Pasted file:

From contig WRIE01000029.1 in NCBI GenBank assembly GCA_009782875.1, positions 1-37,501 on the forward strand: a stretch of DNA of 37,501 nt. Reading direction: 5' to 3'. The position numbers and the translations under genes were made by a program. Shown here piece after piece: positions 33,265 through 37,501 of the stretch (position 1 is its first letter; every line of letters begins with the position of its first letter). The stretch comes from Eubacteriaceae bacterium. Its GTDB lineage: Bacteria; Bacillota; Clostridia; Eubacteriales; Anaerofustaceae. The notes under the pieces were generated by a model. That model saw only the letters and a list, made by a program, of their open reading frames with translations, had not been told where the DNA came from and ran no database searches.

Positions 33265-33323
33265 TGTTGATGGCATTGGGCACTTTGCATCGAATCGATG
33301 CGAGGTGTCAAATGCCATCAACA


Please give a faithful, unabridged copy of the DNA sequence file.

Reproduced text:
From contig WRIE01000029.1 in NCBI GenBank assembly GCA_009782875.1, positions 1-37,501 on the forward strand: a stretch of DNA of 37,501 nt. Reading direction: 5' to 3'. The position numbers and the translations under genes were made by a program. Shown here piece after piece: positions 33,265 through 37,501 of the stretch (position 1 is its first letter; every line of letters begins with the position of its first letter). The stretch comes from Eubacteriaceae bacterium. Its GTDB lineage: Bacteria; Bacillota; Clostridia; Eubacteriales; Anaerofustaceae. The notes under the pieces were generated by a model. That model saw only the letters and a list, made by a program, of their open reading frames with translations, had not been told where the DNA came from and ran no database searches.

Positions 33265-33323
33265 TGTTGATGGCATTGGGCACTTTGCATCGAATCGATG
33301 CGAGGTGTCAAATGCCATCAACA